2. pp. 276-300
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  1. Part IV. The South: The Southeastern Interior
  1. 13. Mississippian Origins as Viewed from the Shiloh Indian Mound Group, Western Tennessee
  2. pp. 303-313
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  1. 14. Cahokia-Moundville Interaction: An Update
  2. pp. 314-318
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  1. 15. Cahokians and the Circulation of Ritual Goods in the Middle Cumberland Region
  2. pp. 319-351
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  1. 16. The Cahokian Diaspora, Etowah, and South Appalachian Mississippian
  2. pp. 352-366
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  1. Part V. The Coast: The Lower Mississippi River Valley and Gulf
  1. 17. Vestiges of the Brayden Corridor: From Cahokia to Lake Jackson
  2. pp. 369-390
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  1. 18. The Cahokia Connection at the Lake Providence Mounds, Louisiana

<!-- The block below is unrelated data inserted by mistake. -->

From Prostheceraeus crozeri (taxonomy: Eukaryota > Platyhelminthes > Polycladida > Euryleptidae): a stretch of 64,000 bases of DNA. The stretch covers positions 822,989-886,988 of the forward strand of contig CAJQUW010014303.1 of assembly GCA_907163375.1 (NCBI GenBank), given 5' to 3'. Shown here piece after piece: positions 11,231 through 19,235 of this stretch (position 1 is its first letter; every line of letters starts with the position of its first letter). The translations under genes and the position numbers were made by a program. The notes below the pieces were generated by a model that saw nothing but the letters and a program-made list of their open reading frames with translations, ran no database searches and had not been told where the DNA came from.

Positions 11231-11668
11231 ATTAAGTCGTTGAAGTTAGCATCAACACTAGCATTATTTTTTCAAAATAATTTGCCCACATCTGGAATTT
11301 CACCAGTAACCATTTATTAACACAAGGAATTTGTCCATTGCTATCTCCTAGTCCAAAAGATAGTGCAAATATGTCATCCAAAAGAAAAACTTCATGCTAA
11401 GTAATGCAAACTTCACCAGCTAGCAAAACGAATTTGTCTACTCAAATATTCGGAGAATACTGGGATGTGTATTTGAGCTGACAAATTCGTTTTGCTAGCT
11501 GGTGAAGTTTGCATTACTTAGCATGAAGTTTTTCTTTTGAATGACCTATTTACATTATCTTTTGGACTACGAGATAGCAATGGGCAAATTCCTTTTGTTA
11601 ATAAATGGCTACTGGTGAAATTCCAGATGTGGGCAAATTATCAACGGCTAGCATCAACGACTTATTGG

2. pp. 391-408
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  1. 19. Conclusion
  2. pp. 409-412
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  1. References
  2. pp. 413-490
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  1. List of Contributors
  2. pp. 491-496
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  1. Index
  2. pp. 497-505
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Additional Information

ISBN
9781683401070
Related ISBN
9781683400820
MARC Record
OCLC
1134798235
Pages
518
Launched on MUSE
2020-01-06
Language
English
Open Access
No